Idaho Seeks to Block Electronic-Signature Gathering for Education Ballot Measure

By Mark Walsh — July 17, 2020 2 min read

Idaho officials have asked a U.S. Supreme Court justice to block a lower-court injunction that allows a group backing a ballot initiative to boost education spending in the state to collect electronic signatures and get extra time because of the coronavirus pandemic.

Idaho Gov. Bradley Little and Secretary of State Lawrence Denney, both Republicans, filed the emergency stay application late on July 16 with Justice Elena Kagan, who is the circuit justice for the 9th Circuit, which includes the state.

Reclaim Idaho, based in Twin Falls, is seeking to place its “Invest in Idaho” measure on the fall ballot. The initiative would increase taxes on corporations and individuals with personal income of $250,000 (or $500,000 for married couples). The group says the measure would raise at least $170 million for a new Quality Education Fund, which would distribute money to school districts based on enrollment.

The group, which was behind a successful 2018 initiative to expand Medicaid in Idaho, was trying to gather the necessary 55,000 in-person signatures for the education ballot measure when the coronavirus pandemic hit the United States earlier this year.

Court papers say that Reclaim Idaho voluntarily suspended its signature-gathering efforts in March because of COVID-19. The deadline to gather signatures was May 1.

Reclaim Idaho filed a lawsuit on June 6 alleging that state officials had violated its First Amendment rights by not suspending Idaho law to allow it to collect signatures electronically during the pandemic.

A federal district judge initially gave the state a choice of accepting the initiative for placement on the ballot or allowing Reclaim Idaho to collect electronic signatures, with additional time. The judge later ordered the state to go with the second option, allowing Reclaim Idaho to begin gathering signatures on July 9 for 48 days.

“Ordering an online solicitation pays greater respect to the state’s right to limit the initiative process in ways which do not violate the Plaintiffs’ First Amendment rights,” said U.S. District Judge B. Lynn Winmill.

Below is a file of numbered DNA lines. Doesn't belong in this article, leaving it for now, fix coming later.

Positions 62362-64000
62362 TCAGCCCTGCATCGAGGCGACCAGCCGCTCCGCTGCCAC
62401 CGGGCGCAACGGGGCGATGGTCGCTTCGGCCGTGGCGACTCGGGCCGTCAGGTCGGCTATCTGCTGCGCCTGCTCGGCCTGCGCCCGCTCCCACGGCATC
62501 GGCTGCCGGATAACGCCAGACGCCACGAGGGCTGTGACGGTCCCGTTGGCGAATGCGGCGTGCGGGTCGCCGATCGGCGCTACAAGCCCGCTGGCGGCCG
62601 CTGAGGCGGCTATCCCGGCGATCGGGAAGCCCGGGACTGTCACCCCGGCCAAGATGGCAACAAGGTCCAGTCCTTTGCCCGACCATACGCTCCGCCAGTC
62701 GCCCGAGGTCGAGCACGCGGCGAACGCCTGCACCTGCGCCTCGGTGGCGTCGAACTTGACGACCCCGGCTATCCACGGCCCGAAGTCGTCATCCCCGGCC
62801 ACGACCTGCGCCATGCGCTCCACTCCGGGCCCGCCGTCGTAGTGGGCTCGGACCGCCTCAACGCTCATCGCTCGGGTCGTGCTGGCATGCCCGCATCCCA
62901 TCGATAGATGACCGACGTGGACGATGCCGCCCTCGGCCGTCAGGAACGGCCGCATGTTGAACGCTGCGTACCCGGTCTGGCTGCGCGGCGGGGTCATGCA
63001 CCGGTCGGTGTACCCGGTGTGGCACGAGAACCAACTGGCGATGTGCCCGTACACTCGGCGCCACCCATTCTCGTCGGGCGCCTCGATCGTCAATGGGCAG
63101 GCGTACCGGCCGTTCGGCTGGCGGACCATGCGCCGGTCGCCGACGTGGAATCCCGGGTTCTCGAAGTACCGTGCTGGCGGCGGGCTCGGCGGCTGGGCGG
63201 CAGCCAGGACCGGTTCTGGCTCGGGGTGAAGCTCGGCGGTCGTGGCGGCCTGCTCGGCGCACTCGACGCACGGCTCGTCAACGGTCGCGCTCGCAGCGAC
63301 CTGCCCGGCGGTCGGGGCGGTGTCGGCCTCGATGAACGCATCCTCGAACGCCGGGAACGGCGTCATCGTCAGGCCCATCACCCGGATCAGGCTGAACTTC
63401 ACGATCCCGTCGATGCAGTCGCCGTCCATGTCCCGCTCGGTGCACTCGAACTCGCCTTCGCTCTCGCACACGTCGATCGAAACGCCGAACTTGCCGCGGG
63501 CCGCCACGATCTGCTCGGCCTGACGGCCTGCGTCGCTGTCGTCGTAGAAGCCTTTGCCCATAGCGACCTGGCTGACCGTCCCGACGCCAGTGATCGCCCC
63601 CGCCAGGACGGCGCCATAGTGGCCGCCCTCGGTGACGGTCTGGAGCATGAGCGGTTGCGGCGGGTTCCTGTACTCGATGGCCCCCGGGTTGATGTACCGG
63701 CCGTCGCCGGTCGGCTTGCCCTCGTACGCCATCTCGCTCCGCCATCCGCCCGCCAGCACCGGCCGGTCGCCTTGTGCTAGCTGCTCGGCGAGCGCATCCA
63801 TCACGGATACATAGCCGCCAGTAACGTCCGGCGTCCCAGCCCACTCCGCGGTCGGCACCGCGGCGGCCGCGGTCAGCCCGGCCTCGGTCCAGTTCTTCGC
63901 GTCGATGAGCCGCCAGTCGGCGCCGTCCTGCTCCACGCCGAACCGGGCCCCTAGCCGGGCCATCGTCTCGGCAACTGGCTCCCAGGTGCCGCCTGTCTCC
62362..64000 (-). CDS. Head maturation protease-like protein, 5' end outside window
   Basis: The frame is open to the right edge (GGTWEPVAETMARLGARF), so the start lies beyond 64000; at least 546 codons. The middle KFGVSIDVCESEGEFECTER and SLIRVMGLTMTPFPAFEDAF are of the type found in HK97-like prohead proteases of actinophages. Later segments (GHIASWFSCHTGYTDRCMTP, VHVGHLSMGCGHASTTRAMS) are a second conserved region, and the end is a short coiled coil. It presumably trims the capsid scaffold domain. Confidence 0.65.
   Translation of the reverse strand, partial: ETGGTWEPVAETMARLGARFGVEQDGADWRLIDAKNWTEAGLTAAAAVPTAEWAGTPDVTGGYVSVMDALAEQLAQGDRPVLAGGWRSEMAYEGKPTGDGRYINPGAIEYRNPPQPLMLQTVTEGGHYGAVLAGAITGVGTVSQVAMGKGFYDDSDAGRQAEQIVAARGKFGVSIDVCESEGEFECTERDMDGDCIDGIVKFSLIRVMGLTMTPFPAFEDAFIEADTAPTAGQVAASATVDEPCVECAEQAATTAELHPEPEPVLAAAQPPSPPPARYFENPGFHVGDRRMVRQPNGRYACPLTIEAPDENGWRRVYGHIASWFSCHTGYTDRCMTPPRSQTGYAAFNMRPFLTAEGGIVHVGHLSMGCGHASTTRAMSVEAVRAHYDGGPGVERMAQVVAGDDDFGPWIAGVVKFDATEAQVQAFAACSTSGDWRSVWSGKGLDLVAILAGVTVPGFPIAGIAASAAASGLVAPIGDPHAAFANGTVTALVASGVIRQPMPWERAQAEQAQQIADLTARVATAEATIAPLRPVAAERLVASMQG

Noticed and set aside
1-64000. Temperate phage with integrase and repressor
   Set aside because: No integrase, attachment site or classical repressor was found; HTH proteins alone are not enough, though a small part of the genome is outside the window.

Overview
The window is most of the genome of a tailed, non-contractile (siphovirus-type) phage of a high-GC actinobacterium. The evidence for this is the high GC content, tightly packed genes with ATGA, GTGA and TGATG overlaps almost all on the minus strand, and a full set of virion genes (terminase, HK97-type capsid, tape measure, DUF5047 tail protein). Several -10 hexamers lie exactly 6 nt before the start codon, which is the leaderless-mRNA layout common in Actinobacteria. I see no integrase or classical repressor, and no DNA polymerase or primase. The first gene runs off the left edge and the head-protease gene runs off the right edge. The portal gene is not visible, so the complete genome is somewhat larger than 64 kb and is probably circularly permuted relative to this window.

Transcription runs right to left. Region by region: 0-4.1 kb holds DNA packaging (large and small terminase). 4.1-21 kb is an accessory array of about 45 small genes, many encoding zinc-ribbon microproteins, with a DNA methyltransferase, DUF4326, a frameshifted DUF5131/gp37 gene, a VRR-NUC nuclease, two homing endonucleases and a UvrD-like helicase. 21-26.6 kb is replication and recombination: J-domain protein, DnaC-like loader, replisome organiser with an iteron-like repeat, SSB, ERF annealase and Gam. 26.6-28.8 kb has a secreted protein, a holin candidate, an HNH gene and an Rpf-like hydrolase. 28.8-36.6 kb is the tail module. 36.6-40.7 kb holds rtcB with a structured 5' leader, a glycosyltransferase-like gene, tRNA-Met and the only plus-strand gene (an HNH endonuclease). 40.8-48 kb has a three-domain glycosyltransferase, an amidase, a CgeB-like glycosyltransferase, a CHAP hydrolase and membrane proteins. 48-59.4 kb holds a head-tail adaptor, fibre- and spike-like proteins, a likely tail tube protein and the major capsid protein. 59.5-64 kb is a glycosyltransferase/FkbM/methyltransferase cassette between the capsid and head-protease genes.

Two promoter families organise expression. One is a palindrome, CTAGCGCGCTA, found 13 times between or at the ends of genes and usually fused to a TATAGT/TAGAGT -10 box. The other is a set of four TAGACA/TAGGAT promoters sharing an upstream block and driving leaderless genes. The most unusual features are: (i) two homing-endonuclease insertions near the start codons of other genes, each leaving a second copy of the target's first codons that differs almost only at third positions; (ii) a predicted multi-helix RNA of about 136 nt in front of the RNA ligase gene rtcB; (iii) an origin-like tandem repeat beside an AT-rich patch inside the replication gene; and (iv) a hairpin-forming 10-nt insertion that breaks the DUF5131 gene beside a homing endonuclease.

On July 9, a panel of the U.S. Court of Appeals for the 9th Circuit, in San Francisco, voted 2-1 to deny the state officials’ request for an emergency stay of the district court’s order. The dissenting judge said state officials had “made a substantial showing that the district court exceeded its authority by awarding relief that effectively rewrites Idaho’s election laws, particularly its law designed to protect against fraud in the initiative process.”

In papers filed with Kagan, the governor and secretary of state say Reclaim Idaho had dragged its feet in collecting signatures for the ballot initiative and nothing the state did barred the group from attempting to continue to collect them safely even amid the pandemic.

The group’s use of a private vendor to collect voter signatures online is open to fraud, the state officials say.

“There can be no question that there is a significant risk of fraud in an online system implemented on nine days’ notice without any testing or vetting by the state—all of which threatens the public interest in maintaining the integrity of, and voter confidence in, the election,” the governor and secretary of state say.

As circuit justice, Kagan may seek a response from Reclaim Idaho. Then, she could act on the emergency request on her own or could refer it to the full Supreme Court for action. [UPDATED Friday 4:55 p.m. Justice Kagan has called for a response to the stay application, due Tuesday at 5 p.m.]

The case is Little v. Reclaim Idaho (No. 20A18).

A version of this news article first appeared in The School Law Blog.

Let us know what you think!

We’re looking for feedback on our new site to make sure we continue to provide you the best experience.


This content is provided by our sponsor. It is not written by and does not necessarily reflect the views of Education Week's editorial staff.
Future of Work Webinar
Digital Literacy Strategies to Promote Equity
Our new world has only increased our students’ dependence on technology. This makes digital literacy no longer a “nice to have” but a “need to have.” How do we ensure that every student can navigate
Content provided by
Mathematics Online Summit Teaching Math in a Pandemic
Attend this online summit to ask questions about how COVID-19 has affected achievement, instruction, assessment, and engagement in math.
School & District Management Webinar Examining the Evidence: Catching Kids Up at a Distance
As districts, schools, and families navigate a new normal following the abrupt end of in-person schooling this spring, students’ learning opportunities vary enormously across the nation. Access to devices and broadband internet and a secure

EdWeek Top School Jobs

Great Oaks AmeriCorps Fellow August 2021 - June 2022
New York City, New York (US)
Great Oaks Charter Schools
Great Oaks AmeriCorps Fellow August 2021 - June 2022
New York City, New York (US)
Great Oaks Charter Schools
Data Analyst
New York, NY, US
New Visions for Public Schools

Read Next

Education Obituary In Memory of Michele Molnar, EdWeek Market Brief Writer and Editor
EdWeek Market Brief Associate Editor Michele Molnar, who was instrumental in launching the publication, succumbed to cancer.
5 min read
Education Briefly Stated Briefly Stated: December 9, 2020
Here's a look at some recent Education Week articles you may have missed.
8 min read
Education Briefly Stated Briefly Stated: Stories You May Have Missed
A collection of articles from the previous week that you may have missed.
8 min read
Education Briefly Stated Briefly Stated: Stories You May Have Missed
A collection of stories from the previous week that you may have missed.
8 min read